Bruce Mason Centre, Takapuna, Auckland
06 Jul – 8 July 2011
21 Jul – 23 July 2010
We shall fight pests on the seas and oceans,
We shall fight pests with growing confidence and growing strength in the air, we shall defend our islands,
We shall fight pests on the beaches and coastlines,
We shall fight pests in the forests and the wetlands,
We shall fight pests in the fields and in the streets,
We shall fight pests in the hills and tussocklands;
We shall never surrender!
The Marlborough Region is split in two by the mighty Wairau River. The southern half has low rainfall; the northern half of the region, the Sounds and surrounding valleys host a high rainfall. The result is two very different landscapes.
Our industries include agriculture, aquaculture, wine (we have a glut, by the way, and will need your help while at NETS2010!), tourism, forestry, olives and high country farming. Our region faces a diverse set of biosecurity challenges. Every industry and each part of our region is threatened by invasive pest species.
The control of invasive pest species in Marlborough has called for innovation and dedication to ensure their control, and in several situations, their eradication. Of course, pest control is impossible without the support of the community, and luckily our unique region has a strong community spirit, both in urban and rural areas.
This community spirit shows through in how we approach our biosecurity issues, with various organisations and community groups in our region tackling invasive pest species head on – on our coastlines, in our marine environment, on the land, and in our waterways. Using local, national and international knowledge, the right resources and a positive attitude, we are showing that invasive pests can be tamed.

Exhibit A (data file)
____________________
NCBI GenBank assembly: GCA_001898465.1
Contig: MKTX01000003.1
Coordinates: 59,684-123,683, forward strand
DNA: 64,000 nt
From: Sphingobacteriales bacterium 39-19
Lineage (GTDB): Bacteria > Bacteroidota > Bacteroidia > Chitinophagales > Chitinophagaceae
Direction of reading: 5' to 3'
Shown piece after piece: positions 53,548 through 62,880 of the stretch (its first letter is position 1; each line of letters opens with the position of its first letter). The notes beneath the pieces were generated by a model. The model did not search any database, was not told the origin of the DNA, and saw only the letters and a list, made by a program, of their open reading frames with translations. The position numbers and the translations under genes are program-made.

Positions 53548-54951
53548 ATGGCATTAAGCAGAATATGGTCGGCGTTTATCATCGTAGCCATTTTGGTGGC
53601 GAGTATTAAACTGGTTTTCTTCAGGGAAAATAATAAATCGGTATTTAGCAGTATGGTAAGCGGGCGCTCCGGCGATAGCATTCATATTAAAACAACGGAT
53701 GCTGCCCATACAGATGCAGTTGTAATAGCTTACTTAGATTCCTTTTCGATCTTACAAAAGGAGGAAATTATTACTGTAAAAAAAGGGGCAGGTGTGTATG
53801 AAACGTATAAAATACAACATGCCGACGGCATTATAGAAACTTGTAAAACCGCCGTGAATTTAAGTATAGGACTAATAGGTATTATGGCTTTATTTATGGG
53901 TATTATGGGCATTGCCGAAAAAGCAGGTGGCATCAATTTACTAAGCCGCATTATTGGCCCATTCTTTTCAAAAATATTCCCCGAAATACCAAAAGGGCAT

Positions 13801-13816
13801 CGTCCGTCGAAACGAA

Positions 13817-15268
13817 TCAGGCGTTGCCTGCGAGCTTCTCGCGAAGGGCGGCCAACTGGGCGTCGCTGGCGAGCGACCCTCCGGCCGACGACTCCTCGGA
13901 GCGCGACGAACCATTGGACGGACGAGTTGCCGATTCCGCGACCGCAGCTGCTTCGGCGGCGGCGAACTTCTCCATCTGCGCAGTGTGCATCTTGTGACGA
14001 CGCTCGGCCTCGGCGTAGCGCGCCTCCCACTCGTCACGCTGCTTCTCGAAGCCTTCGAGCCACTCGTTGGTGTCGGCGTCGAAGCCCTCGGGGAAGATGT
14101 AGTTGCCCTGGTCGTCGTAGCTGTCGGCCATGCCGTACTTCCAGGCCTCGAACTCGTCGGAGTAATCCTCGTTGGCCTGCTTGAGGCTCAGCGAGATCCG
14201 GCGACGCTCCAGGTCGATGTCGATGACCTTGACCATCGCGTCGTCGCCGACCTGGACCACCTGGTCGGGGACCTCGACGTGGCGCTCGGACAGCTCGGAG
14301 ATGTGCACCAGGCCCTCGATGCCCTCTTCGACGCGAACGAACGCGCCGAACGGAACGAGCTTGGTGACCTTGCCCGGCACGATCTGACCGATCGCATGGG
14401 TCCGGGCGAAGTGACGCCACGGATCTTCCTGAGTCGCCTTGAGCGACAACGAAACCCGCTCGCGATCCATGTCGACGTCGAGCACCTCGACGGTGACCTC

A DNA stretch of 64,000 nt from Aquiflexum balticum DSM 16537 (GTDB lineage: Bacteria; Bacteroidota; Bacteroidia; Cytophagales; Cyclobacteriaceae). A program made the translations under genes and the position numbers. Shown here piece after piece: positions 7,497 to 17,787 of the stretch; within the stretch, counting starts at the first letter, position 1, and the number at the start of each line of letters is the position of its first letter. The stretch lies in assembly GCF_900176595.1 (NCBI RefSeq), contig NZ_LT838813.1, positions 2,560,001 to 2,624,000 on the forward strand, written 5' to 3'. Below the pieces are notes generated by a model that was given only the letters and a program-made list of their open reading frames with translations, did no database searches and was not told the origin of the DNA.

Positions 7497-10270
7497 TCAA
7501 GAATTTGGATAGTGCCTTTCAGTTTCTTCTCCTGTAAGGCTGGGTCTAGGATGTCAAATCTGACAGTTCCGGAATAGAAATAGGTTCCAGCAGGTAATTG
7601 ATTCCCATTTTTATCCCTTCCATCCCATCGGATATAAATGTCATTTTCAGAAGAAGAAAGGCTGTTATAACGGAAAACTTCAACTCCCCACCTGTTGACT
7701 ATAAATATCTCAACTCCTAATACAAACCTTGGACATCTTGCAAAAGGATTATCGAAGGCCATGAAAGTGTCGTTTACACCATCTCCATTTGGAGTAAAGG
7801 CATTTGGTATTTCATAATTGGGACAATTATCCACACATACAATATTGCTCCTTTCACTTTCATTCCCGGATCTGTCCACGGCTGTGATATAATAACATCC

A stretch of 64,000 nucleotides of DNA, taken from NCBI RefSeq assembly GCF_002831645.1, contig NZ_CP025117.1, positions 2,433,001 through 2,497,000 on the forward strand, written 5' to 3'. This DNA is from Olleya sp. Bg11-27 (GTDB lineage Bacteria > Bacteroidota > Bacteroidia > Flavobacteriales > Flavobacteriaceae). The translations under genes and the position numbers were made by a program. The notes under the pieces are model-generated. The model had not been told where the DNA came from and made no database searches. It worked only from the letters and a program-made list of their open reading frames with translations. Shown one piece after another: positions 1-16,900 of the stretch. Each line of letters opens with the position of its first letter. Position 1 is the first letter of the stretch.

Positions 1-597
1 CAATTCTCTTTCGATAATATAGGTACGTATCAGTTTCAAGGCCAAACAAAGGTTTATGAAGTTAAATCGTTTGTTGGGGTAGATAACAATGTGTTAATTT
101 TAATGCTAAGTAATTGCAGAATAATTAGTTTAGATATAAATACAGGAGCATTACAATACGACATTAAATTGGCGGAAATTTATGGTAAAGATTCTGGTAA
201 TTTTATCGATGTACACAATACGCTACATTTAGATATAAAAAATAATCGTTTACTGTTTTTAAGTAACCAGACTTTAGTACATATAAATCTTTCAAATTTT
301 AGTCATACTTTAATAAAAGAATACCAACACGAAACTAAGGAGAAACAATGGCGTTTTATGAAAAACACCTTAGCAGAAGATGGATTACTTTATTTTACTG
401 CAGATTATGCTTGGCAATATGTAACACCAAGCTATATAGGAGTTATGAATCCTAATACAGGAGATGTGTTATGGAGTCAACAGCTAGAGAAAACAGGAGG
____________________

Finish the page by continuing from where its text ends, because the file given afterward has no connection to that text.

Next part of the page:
Wellington Town Hall
23 Jul – 25 July 2007
The theme was centered on our exposure to biosecurity issues at local, national and international levels. This included looking at the effect of biosecurity on industry, protecting and impeding it; and how best to ‘expose’ the biosecurity messages to a wider audience.
Presentations were given by The Minister for Biosecurity, the Assistant-Director General MAF Biosecurity, CEO of ERMA, and international speakers from the United States of America and New Caledonia.
The presentations covered topics such as how to engage the wider community with the biosecurity industry, didymo’s impact on Meridian Energy, biocontrol of heather, possum killing and much more.
Rydges Hotel, Christchurch
27 Jul – 29 July 2005
The theme this year was on Biosecurity, and what we can do about in in our Neighborhood - be it urban, rural, local, regional, national or the Pacific Neighborhood.
The papers given covered a wide range of topics from new methods of vertebrate pest control, modelling of weed and insect spread, and working with the community to preventing the spread of aquatic pests. Once again the seminar attracted several international speakers from Australia, Great Britain and the Pacific Islands.
Grand Tiara, Rotorua
21 Jul – 23 July 2004
This event was again run in association with the Vertebrate Pest Management Institute of New Zealand (VPMINZ). The programme included speakers from Australia and Japan, as well as scientists and field workers, community group members and biosecurity managers from throughout New Zealand. Two fieldtrips were run, one to Onuku Station to view restoration work, and one to view CoastCare work in the Bay of Plenty. Three facilitated workshops were also included, the outcomes of which will be included in the Spring issue of Protect magazine.